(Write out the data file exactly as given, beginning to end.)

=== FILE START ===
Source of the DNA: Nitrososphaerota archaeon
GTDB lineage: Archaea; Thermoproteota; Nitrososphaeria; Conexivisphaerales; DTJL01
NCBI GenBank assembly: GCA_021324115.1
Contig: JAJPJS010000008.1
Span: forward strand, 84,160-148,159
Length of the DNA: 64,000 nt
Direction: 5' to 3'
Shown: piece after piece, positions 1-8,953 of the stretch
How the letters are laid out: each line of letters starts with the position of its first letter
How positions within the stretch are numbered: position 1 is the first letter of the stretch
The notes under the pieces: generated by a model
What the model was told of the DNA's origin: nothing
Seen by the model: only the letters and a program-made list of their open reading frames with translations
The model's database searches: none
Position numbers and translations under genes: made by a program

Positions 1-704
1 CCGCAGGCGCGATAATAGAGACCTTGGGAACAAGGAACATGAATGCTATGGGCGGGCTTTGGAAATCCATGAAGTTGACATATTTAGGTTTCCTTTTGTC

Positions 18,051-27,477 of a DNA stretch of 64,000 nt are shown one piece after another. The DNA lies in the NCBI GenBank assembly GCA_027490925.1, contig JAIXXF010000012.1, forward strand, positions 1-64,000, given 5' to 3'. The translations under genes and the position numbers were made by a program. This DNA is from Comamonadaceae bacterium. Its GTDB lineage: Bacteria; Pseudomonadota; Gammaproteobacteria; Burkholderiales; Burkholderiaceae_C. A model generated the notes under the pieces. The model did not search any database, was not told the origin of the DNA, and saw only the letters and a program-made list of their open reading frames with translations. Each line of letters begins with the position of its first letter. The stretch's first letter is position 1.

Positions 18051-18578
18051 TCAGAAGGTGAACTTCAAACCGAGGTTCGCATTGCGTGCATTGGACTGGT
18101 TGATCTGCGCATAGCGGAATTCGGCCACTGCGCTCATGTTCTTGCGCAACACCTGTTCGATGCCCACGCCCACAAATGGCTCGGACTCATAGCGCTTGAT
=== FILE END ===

Source of the DNA: Nitrososphaerota archaeon
GTDB lineage: Archaea; Thermoproteota; Nitrososphaeria; Conexivisphaerales; DTJL01
NCBI GenBank assembly: GCA_021324115.1
Contig: JAJPJS010000008.1
Span: forward strand, 84,160-148,159
Length of the DNA: 64,000 nt
Direction: 5' to 3'
Shown: piece after piece, positions 1-8,953 of the stretch
How the letters are laid out: each line of letters starts with the position of its first letter
How positions within the stretch are numbered: position 1 is the first letter of the stretch
The notes under the pieces: generated by a model
What the model was told of the DNA's origin: nothing
Seen by the model: only the letters and a program-made list of their open reading frames with translations
The model's database searches: none
Position numbers and translations under genes: made by a program

Positions 1-704
1 CCGCAGGCGCGATAATAGAGACCTTGGGAACAAGGAACATGAATGCTATGGGCGGGCTTTGGAAATCCATGAAGTTGACATATTTAGGTTTCCTTTTGTC

Positions 18,051-27,477 of a DNA stretch of 64,000 nt are shown one piece after another. The DNA lies in the NCBI GenBank assembly GCA_027490925.1, contig JAIXXF010000012.1, forward strand, positions 1-64,000, given 5' to 3'. The translations under genes and the position numbers were made by a program. This DNA is from Comamonadaceae bacterium. Its GTDB lineage: Bacteria; Pseudomonadota; Gammaproteobacteria; Burkholderiales; Burkholderiaceae_C. A model generated the notes under the pieces. The model did not search any database, was not told the origin of the DNA, and saw only the letters and a program-made list of their open reading frames with translations. Each line of letters begins with the position of its first letter. The stretch's first letter is position 1.

Positions 18051-18578
18051 TCAGAAGGTGAACTTCAAACCGAGGTTCGCATTGCGTGCATTGGACTGGT
18101 TGATCTGCGCATAGCGGAATTCGGCCACTGCGCTCATGTTCTTGCGCAACACCTGTTCGATGCCCACGCCCACAAATGGCTCGGACTCATAGCGCTTGAT